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Web Summit opens for first post-Covid gathering

Apple executive Craig Federighi among keynote speakers in Lisbon

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Web Summit founder Paddy Cosgrave

Web Summit founder Paddy Cosgrave

Web Summit founder Paddy Cosgrave

He bounced onto the stage like a man who had added an espresso shot to a can of Red Bull.

Paddy Cosgrave seemed nervous but ebullient. After almost two years of Covid, an event his company had told investors could prove “catastrophic”, his Web Summit was back in a sold-out Lisbon conference centre.

Even if the capacity was down to little more than half of what it welcomed through its doors in 2019, it was plain there was a buzz in the Altice Arena.

It was also clear that a chunk of the Irish tech ecosystem had migrated to the Portuguese capital for the event. From ‘interface’ specialists such as former RTÉ anchorman Mark Little to the Manna Aero drone king, Bobby Healy, to seasoned investors such as Brian Caulfield, many of the country’s most recognisable tech industry figures have thought it worthwhile to turn up this year.

A small army of young Irish start-ups, crypto wannabes, tech hopefuls and marketers also filled the flights that came from Dublin to Lisbon over the last three days. Mr Cosgrave yesterday said more Irish people attend the Web Summit in Lisbon than when it was held in Dublin, although that might be a function of its much larger capacity in the Portuguese capital.

The opening night headline speaker was the Facebook whistleblower, Frances Haugen, who has been on a tour of legislatures and congregations for the last three weeks.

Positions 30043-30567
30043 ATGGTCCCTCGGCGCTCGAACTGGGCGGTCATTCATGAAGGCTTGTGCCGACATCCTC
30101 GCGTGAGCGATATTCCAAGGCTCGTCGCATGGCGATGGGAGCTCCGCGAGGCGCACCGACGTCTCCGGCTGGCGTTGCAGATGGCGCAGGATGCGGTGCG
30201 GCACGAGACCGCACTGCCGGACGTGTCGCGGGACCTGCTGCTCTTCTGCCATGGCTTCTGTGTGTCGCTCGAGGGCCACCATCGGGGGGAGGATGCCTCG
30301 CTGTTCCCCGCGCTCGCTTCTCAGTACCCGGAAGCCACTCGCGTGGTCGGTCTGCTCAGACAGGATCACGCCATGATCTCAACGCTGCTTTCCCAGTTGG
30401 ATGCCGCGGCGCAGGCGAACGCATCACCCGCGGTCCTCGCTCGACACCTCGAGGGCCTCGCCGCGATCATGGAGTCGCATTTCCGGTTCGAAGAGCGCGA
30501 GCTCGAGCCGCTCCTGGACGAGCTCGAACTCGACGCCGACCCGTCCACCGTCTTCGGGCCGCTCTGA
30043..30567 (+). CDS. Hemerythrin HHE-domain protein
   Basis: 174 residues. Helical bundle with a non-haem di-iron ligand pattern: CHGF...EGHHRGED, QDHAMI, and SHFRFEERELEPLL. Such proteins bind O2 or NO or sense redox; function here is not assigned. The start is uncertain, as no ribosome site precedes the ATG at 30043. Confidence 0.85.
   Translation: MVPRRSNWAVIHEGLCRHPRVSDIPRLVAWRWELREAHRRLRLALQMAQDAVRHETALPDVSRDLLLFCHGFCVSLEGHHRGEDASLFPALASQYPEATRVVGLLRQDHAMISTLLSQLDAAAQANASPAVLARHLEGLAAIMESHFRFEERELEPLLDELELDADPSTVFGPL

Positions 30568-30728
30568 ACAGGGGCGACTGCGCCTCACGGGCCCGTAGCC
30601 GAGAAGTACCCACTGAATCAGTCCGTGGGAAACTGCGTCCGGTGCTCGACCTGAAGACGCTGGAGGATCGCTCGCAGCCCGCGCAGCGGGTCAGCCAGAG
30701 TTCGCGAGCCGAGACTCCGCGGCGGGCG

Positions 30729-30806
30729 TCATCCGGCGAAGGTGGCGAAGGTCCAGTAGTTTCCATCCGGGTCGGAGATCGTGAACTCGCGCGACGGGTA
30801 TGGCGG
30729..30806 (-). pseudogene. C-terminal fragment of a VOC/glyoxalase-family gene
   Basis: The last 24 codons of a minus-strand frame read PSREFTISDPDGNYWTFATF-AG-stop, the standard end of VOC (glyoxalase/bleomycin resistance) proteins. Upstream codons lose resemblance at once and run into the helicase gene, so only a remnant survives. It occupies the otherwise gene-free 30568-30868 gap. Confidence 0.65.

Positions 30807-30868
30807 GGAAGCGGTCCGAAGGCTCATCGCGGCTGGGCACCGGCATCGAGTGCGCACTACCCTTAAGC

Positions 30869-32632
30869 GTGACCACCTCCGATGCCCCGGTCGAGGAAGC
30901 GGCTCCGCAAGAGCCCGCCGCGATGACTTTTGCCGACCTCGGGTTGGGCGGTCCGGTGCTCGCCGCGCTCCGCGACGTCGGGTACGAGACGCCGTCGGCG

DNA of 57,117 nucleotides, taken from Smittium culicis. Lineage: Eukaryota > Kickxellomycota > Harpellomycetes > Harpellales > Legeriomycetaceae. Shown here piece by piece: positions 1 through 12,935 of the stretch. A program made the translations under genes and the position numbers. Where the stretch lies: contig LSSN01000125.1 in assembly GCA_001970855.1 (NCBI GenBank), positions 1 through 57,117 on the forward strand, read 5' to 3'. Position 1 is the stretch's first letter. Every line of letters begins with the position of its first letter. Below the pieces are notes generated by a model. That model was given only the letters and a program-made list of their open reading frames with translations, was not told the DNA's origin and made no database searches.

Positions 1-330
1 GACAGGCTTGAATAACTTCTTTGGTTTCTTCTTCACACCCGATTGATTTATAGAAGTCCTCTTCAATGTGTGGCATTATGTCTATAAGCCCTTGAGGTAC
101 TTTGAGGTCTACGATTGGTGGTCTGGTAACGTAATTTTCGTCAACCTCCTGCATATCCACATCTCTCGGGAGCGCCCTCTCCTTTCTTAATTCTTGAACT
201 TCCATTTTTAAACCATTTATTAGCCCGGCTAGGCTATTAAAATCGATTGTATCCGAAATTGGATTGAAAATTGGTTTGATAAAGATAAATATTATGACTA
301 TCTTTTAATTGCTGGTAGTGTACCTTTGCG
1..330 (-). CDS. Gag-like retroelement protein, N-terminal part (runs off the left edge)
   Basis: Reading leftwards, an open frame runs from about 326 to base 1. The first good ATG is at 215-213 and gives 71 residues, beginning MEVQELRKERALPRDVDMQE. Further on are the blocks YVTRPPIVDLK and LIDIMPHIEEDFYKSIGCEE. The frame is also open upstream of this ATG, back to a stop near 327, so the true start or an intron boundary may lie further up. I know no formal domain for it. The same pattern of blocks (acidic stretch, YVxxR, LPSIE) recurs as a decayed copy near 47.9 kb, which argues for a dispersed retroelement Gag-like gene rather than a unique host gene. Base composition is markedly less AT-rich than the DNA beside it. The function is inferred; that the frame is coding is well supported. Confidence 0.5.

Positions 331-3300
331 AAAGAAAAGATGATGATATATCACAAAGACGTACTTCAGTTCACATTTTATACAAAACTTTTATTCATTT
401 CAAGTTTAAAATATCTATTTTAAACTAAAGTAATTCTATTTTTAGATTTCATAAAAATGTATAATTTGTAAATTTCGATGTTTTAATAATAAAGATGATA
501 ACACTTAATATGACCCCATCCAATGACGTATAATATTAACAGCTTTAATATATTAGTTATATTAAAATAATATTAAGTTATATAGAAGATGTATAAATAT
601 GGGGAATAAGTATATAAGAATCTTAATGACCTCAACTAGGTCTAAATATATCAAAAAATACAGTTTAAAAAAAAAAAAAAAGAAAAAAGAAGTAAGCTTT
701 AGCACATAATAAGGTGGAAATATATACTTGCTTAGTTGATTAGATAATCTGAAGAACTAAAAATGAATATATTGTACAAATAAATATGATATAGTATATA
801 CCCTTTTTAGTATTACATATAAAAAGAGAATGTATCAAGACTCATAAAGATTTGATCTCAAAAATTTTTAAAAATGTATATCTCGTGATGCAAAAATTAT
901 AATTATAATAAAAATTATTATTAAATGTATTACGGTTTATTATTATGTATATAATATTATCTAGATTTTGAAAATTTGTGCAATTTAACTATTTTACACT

Other big names to speak this week include internet creator Tim Berners-Lee, Microsoft president Brad Smith and Hollywood actress Amy Poehler.

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The real headline speaker, however,  is Apple’s Craig Federighi, the tech giant’s second most senior executive, after Tim Cook.

Apple is famous for not turning up to others’ conferences. While it will almost certainly have put strict conditions on the Web Summit’s promotion of Mr Federighi as a headliner, and while this would go against every core marketing instinct the Web Summit has, the pay-off for Mr Cosgrave’s conference could be invaluable: a longer term relationship with Apple that yields further high-ranking executives at the Web Summit.

Mr Cosgrave knows this would elevate the Web Summit’s brand internationally and would open the door to a level of keynote speaker previously not attained by the Web Summit – the CEOs of Intel, Google or Microsoft, for example, who have always sent deputies or marketing executives.

The highest profile speaker previously landed by the Web Summit has been Elon Musk, but that was long before he was the world’s richest man or Tesla or SpaceX had become successful car companies.

For most attendees, the real draw of the Web Summit is the ground-level networking that comes from it. This will be most concentrated at an invitation-only gathering called Founders. This is where Mr Cosgrave’s team do what they do best – bring together relatively powerful people to create a rare networking effect.

While the world talks about Zoom meetings and hybrid work models, 40,000 people turning up in Lisbon for face-to-face meetings may yet have an effect on conferences.


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